At 3-4, obviously, you need all the wins you can get. And you’ll take them however you can get them. The more you give Deebo the ball, the more likely you are to win, but at the same time, it’s a long season and he has a calf injury. So, is it hard to find the balance of like, what is the right workload for your best player on offense or Deebo in particular?
“Well, with injuries, it’s a little easier because you’re managing their rep count when they’re not fully able to go. They can’t play as much. I don’t think Deebo played as many snaps as Brandon Aiyuk, which was the first time the season. So, that for sure. In terms of how many targets and touches he gets, we put plays together and if the defense presents itself where he’s open, or he does an unbelievable job of separating and wills himself to. We didn’t go into the game thinking that, I don’t even know what his rep count was, but it’d probably work out to be a fifth of his plays, he had a reception. We didn’t go in thinking that way, but there’s a couple of coverages that [QB] Jimmy [Garoppolo] trusted him, kind of threw him open. He stepped back to the ball and you’re like, ‘wow.’ So, in terms of injuries, it is easier but you let the game play out, you try your best to get everyone involved. But, when the lights are on and it’s game time, you’re just trying to win a game. And our whole team supports and understands that.”
When you and Kyle talk about Brandon Aiyuk having good weeks of practice, even his teammates are saying it. What does that mean to you, like generally or even specifically, what is a good week of practice?
“It’s an interesting question for a receiver, in particular, because it’s layered. It’s not, ‘okay yeah. He caught 10 balls today.’ Well, your job is to catch balls. It’s how you go about everything. And it takes a while for rookies to really understand, ‘okay, why are we irritated at this play that I just caught a six-yard hitch? I was open,’ We’re looking through the lens of like, ‘okay, how’s this going to look against their starting corner? What is the standard with which how you do things? And how successful is that going to be over time?’ So, you’re looking at concretely how they’re doing things, the approach, the urgency, if they’re getting– so really adhering to the timing of plays and separating and being where you’re supposed to be and doing everything we emphasize, that’s a good practice. You may not get any catches in that. You may just run, but in that process, the quarterback is watching the tape intently and saying, ‘wow, I can rely on this guy.’ So for Brandon, it’s been really, especially these last couple of weeks, he’s looked like the player that we envisioned when we drafted him. In terms of he’s got a lot of physical tools, but he also has a mindset and he’s a young guy that’s finally starting to understand what it means to be a pro and approach every practice like, ‘hey I’m determining the game on Wednesday. I’m winning the game on Thursday.’ That’s been the difference and I think it’s that gray, but it’s that obvious to the whole offense. That’s why you keep hearing it from every facet, whether it’s a player, a coach or whatever. You can feel that. It’s hard to say exactly what it is. It’s the entirety. It’s the sum of the parts and just how he goes about his day-to-day practice. Every assignment, blocking, route, catch, all of it.”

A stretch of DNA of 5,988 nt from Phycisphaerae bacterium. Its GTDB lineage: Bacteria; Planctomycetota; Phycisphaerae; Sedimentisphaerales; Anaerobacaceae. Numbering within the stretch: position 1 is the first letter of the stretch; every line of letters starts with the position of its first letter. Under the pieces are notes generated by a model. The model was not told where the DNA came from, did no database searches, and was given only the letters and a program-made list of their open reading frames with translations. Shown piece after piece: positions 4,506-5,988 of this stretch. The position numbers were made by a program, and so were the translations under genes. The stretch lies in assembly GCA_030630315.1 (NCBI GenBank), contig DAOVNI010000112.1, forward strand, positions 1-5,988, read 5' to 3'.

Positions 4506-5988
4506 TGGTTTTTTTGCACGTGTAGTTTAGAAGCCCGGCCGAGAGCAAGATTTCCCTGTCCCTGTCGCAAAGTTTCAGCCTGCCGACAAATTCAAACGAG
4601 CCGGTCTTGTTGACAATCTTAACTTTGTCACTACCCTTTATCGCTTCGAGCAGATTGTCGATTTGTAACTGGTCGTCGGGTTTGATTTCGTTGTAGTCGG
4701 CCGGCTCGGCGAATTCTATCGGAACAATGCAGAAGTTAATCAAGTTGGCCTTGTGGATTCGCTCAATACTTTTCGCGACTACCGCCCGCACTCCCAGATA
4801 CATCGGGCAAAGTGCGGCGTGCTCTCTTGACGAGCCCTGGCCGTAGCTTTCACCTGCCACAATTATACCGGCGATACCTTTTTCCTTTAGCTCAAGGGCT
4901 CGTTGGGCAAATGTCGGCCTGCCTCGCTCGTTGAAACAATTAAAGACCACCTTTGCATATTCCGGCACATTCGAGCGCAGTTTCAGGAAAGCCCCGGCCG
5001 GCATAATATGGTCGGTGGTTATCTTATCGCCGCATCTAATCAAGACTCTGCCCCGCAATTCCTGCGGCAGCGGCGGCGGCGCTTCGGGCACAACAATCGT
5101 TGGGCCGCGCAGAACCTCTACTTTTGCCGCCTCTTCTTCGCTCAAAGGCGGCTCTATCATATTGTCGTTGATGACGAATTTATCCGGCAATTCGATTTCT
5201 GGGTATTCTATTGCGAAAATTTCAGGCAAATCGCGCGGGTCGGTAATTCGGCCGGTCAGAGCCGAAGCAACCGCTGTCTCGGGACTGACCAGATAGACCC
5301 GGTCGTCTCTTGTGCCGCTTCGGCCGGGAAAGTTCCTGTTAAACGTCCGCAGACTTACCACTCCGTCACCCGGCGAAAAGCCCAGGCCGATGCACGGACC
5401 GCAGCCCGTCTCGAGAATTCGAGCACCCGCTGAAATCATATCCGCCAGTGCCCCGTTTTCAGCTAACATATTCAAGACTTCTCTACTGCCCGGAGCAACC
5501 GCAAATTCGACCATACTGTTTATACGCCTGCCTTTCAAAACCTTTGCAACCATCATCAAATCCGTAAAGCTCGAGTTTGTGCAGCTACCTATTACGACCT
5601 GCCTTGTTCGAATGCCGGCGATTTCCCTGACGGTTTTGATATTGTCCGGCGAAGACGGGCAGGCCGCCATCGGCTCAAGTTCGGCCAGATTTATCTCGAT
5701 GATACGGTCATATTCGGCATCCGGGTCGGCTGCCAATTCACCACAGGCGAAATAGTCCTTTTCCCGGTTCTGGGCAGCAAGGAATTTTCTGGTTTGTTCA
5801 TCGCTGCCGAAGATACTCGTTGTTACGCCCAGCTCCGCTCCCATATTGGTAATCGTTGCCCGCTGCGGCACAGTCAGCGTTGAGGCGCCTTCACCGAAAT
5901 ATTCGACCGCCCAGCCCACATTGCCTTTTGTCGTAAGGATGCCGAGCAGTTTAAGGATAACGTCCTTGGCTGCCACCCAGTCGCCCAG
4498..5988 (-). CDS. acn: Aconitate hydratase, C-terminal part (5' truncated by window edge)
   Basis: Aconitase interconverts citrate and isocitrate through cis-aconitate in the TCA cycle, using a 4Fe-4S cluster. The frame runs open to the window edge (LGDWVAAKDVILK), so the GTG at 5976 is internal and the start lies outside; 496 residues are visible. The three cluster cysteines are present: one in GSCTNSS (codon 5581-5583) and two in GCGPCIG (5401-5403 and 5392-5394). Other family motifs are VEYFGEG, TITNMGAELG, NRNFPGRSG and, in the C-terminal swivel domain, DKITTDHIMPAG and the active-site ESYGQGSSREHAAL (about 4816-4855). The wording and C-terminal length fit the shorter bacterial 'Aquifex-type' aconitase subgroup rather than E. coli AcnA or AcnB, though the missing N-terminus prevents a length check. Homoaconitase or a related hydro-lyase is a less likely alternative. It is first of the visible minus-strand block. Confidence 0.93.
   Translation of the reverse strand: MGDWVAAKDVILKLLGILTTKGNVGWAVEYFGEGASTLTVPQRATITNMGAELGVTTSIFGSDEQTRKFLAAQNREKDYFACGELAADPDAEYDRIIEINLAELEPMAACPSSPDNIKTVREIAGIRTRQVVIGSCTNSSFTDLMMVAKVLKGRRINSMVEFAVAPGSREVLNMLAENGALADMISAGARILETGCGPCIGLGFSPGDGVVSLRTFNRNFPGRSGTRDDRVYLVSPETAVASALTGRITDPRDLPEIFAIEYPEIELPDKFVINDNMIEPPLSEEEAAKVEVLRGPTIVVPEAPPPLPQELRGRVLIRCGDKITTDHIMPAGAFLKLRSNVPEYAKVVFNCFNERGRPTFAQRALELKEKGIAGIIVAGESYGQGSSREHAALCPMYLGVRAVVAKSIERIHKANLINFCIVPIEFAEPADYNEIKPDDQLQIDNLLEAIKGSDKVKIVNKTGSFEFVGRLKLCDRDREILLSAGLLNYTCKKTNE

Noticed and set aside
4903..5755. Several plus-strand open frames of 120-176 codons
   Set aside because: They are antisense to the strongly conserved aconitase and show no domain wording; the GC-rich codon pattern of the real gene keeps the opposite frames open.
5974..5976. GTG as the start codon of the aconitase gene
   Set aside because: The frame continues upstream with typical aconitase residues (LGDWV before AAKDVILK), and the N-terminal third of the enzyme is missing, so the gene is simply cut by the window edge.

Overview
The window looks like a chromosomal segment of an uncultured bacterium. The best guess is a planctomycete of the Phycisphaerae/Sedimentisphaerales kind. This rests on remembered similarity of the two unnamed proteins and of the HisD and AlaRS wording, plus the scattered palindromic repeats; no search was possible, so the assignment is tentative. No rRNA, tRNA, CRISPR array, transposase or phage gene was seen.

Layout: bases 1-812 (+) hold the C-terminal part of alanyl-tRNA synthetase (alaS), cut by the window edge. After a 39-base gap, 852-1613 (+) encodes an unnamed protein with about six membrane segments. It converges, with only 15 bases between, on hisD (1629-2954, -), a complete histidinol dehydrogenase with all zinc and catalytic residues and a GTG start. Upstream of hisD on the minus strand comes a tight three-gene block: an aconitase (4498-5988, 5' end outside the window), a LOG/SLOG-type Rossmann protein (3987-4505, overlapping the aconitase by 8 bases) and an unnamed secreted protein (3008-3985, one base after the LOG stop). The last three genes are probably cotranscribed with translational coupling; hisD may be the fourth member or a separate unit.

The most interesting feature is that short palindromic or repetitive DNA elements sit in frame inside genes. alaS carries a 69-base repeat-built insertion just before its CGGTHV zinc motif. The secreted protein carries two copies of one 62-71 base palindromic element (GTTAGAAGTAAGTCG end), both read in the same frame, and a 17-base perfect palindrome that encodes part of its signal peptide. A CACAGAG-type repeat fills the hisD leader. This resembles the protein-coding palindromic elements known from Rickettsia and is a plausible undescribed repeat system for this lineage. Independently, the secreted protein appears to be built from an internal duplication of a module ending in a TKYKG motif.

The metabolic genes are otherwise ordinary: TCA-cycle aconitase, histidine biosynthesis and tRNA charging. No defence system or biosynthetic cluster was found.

With Elijah, it seems that the past two weeks especially, he’s really fitting through and hitting those small creases on outside. Is that a matter of him, as a rookie, getting a step faster, a step more confident as he’s kind of gotten used to the NFL?
“For sure, that’s what was really funny about or interesting about him early in the season. It was I think his second carry was the 38-yard touchdown. So, you saw it, but then you see it more on a play-in, play-out basis where there’s certain times where at the beginning of the season, he was a hair indecisive. He sees it, you coach him on it, and then you see each and every play, ‘okay. Incrementally, we’re getting more efficient and better.’ You’re seeing more explosive runs but also more yards per carry because each week he’s getting a little bit more decisive, which is a real thing. The NFL game is a lot faster, the holes are smaller and I know there’s a lot of plays that one of the reasons he’s having success is because he looks at his tape and says, ‘wow, I’ve left a lot of yards out there.’ That’s the way he looks at it. And with that approach, you can continue to get better and be more productive in tight areas and whatnot.”